Products from Pure Labrador in Forteau are produced using wild Labrador berries. Pure Labrador’s Bradley Hancock says he sees only a small part of the berry-picking areas potentially being affected by the Lower Churchill transmission line. Others working with berries, in the fishery and with other natural resources are seeking more information on how the proposed 1,100-kilometre line might affect their enterprises. — Transcontinental Media File Photo
At Pure Labrador in Forteau, fruit spreads and syrups are “made with the freshest, juiciest wild berries, hand-picked in the pristine Labrador barrens,” including the prized cloudberry — the bakeapple.
Having been told businesses reliant on bakeapples were coming out in opposition to the Lower Churchill transmission line, The Telegram contacted Pure Lab-rador’s Bradley Hancock. He said he isn’t too concerned with the project plans at this point.
“It probably would affect a very small area of the actual berry barrens that we would use,” he said Wednesday.
Yet Hancock has been following the project’s development, in part to see herbicides are kept clear of his main berry supply.
The cleared right-of-way for Nalcor Energy’s transmission line is planned at about 60 metres wide. Vegetation along the corridor will be controlled “through a combination of herbicide application and manual cutting,” according to project documents.
Meanwhile, Hancock said he hopes to capitalize on some of the construction activity over the next couple of years, at his grocery store, restaurant and accommodations in the Forteau area.
In St. Lunaire-Griquet, far from the transmission line corridor, Steve Knudsen is kept busy running the Dark Tickle Co.
At its home base, the company offers educational experiences, allowing tourists to see jams and other preserves being made, before they are shipped off to stores and craft shops for sale.
The company uses wild, Newfoundland and Labrador berries in its creations — some potentially from areas along the proposed transmission line path, Knudsen said.
Like Hancock, he expressed no objections to the development, but said he would like to know more on the herbicide use.
“It’s going to be something I guess we all need more information on,” he said.
MHA for Cartwright-L’Anse au Clair, Yvonne Jones has been hearing from constituents on the line and link project, with herbicides just one topic of discussion.
“In a rural industry like mine, any industry plays a significant role,” she stated in a letter to the Department of Environment. The department is responsible for the ongoing environmental assessment of the project.
Roads are a concern, Jones has said. Power rates on isolated systems are a concern. The ferry service across the Strait is operating at maximum already, so it needs to be reviewed.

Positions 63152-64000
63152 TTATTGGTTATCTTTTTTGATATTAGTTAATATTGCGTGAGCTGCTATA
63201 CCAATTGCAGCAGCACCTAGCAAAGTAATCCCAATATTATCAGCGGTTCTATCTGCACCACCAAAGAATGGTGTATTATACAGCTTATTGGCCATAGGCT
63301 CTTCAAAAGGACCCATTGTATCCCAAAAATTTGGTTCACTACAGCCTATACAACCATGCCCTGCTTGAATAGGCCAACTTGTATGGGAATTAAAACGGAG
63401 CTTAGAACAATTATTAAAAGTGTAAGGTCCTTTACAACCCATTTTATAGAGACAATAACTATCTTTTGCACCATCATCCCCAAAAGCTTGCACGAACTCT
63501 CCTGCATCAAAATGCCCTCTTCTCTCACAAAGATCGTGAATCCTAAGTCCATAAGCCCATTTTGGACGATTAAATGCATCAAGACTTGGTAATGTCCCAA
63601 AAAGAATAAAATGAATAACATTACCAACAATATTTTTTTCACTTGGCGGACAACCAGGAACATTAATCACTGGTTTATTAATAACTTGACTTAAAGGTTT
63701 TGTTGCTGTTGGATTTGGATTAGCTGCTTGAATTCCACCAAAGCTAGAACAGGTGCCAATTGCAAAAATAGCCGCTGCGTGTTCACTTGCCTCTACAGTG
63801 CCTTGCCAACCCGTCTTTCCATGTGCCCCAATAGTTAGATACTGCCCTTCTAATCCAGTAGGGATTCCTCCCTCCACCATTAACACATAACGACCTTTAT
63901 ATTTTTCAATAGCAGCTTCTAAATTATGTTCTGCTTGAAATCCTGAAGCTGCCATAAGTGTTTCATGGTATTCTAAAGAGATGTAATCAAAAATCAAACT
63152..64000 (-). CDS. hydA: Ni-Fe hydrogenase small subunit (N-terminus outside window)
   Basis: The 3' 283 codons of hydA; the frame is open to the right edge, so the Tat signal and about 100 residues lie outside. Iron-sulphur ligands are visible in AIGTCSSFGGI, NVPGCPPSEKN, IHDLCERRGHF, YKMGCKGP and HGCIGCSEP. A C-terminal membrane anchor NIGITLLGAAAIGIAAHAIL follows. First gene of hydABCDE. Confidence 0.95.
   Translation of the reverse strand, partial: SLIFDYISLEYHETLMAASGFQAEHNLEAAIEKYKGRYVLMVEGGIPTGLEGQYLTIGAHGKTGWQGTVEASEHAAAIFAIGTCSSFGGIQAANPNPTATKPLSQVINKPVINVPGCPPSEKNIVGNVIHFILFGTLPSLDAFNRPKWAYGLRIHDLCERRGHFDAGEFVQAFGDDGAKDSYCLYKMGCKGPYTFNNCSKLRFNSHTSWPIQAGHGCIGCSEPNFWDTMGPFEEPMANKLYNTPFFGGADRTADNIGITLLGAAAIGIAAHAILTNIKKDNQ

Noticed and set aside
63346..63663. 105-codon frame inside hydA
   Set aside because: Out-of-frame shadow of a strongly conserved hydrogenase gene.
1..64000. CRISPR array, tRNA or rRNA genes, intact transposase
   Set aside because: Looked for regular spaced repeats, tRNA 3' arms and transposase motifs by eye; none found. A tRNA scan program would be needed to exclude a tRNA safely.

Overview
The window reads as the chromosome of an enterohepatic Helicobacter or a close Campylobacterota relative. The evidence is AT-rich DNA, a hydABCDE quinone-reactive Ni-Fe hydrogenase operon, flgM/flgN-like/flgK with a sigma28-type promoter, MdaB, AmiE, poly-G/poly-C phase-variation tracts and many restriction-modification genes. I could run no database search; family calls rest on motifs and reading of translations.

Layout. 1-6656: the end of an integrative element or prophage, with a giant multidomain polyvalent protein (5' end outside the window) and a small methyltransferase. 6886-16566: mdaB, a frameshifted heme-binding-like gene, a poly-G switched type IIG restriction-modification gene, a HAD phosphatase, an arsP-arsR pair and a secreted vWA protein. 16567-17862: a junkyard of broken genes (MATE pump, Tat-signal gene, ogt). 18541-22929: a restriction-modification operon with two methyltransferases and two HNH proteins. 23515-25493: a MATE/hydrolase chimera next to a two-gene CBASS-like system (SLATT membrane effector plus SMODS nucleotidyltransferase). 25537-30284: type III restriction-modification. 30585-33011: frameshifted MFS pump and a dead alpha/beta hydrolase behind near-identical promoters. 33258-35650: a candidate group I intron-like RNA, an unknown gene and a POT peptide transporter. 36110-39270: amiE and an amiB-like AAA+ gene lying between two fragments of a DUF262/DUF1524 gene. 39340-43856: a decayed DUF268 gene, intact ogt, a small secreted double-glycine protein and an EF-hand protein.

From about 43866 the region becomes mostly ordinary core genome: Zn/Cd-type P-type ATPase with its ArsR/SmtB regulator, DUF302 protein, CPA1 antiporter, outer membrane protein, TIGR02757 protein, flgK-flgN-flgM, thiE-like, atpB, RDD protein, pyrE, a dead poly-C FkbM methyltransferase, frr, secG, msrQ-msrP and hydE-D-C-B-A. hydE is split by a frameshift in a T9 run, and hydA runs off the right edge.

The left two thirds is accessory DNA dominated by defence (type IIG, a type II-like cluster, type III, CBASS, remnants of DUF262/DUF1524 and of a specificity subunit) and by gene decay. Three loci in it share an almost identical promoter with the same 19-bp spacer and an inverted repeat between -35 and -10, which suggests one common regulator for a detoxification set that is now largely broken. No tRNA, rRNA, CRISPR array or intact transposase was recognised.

Jones is calling for a new port in Southern Labrador, allowing for both ferry traffic and industrial use. It would, she told The Telegram, mean long-term benefits for the region.
Garbage and industrial waste from the project work must be considered, she said.
Yet the fishery in the Strait of Belle Isle, particularly the scallop fishery, is a top concern.
In scallop fishing, heavy draggers — “rakes” — are towed along the seabed. They have the potential to snag the proposed underwater power cables, if any part of the cable is left without proper protection.
During construction, some scallop beds in the Strait will become off-limits, Jones said, as subsea work is completed and the underwater cables are laid. Three cables are to be set down 150 metres apart, each protected by a “rock berm” eight to 12 metres wide and between 0.8 metres and 1.5 metres high.
“There’s not going to be a lot of ability to drag in the Strait of Belle Isle,” Jones predicted, “so therefore (fishermen) are going to be restricted in where they can fish. Therefore their catch rates are going to be restricted.”
During public consultations, fishermen in the area have said only 12-14 area vessels are actively involved in the scallop fishery.
“In fairness to (Nalcor), the number of people that actually do fish (scallop) has decreased,” Jones said, “but it doesn’t change the fact that it’s still an active commercial fishery in that area.”
Jones wants compensation in place for scallop fishermen if there are losses resulting from transmission line construction.
Similarly, she said, a compensation plan should be put in place for fish plant workers, should they face lower catches post-construction.
In its formal environmental impact statement, Nalcor stated in summary any environmental effects “are not likely to be significant.”